The LIFE Water and Disturbance Environmental Restoration (WADER) project aims to improve the ecological condition of more than 49,000 hectares of habitat and water quality for the species that depend on them.
Focused on the River Tweed catchment, Tweed Estuary and Northumberland Coast, the Natural England-led project sees Northumbrian Water’s team working to help reduce nitrates entering the water from agriculture.
The Tweed catchment and estuary support internationally important over-wintering birds, such as the purple sandpiper and turnstone, as well as Arctic tern breeding colonies, and will help to control invasive species.
Other partners include the Environment Agency, Tweed Forum and Newcastle University.
Funding from partners and EU LIFE totalling £5.8 million will see the five-year project deliver COP26 conservation pledges. EU LIFE is the European Union’s funding instrument for the environment and climate action.
Northumbrian Water’s involvement represents part of its Water Industry National Environment Programme (WINEP) work, complementing its own investment in reducing the impact on water quality from its own operations and assets.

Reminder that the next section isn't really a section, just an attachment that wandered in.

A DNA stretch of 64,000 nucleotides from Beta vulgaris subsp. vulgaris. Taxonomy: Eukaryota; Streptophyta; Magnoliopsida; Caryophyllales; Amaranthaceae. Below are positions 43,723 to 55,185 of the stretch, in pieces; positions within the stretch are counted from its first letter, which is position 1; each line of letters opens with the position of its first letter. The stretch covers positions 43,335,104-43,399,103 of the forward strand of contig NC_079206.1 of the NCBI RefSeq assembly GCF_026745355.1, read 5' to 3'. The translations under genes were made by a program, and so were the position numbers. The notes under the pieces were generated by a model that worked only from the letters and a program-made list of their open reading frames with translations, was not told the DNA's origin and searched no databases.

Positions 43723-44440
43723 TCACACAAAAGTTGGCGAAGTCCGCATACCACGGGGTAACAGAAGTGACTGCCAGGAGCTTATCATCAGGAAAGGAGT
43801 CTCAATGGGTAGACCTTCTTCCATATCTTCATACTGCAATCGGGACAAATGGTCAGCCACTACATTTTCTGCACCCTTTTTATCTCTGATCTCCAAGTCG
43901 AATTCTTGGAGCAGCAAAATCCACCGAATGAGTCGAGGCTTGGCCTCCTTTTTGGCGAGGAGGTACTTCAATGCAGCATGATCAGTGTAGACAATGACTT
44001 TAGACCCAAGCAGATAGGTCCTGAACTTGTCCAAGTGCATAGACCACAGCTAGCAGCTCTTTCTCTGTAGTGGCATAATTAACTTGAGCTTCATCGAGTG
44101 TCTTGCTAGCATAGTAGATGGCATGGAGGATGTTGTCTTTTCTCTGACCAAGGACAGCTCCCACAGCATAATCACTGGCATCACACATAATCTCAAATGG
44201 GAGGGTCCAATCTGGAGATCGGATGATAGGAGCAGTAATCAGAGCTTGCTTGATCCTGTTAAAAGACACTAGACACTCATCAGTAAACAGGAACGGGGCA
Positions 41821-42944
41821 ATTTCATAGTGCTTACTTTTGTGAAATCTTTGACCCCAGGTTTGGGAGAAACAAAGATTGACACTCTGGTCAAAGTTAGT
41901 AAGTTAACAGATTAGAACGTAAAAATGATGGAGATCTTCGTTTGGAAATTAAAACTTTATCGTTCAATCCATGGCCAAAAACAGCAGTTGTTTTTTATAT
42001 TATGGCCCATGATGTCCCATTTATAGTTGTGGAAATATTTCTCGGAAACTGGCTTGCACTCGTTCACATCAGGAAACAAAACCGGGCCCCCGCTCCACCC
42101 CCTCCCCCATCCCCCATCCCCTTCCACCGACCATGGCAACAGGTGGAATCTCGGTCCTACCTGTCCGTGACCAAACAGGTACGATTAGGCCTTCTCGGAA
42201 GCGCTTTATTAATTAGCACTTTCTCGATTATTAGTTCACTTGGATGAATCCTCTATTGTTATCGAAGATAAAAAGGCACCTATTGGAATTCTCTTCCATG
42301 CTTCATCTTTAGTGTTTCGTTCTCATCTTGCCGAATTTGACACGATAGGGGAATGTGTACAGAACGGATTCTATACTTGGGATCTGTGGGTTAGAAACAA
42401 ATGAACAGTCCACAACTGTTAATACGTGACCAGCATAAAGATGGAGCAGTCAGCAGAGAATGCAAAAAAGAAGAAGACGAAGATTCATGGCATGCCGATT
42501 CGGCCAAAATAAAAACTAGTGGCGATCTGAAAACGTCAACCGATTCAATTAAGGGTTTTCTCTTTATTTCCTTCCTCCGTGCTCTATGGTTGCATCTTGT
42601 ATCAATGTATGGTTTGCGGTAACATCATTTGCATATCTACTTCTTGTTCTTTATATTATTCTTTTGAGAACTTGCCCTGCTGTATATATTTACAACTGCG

Rob Cooper, Catchment Adviser at Northumbrian Water, said: “This beautiful part of Northumberland is so important for these species, and for those who love to visit and enjoy the surroundings that nurture them.
“It’s so important that we work with partners on projects like this, supporting other industries and protecting our environment.
“It’s vital that the interaction between land management and river water quality is looked at holistically, if we are to make the improvements we, our customers and communities, want to see.
"So, our efforts to support agriculture in reducing nitrate loss from fields into water courses and aquifers – water stored in underground rock - complements everything we are working to achieve in terms of our own operations.”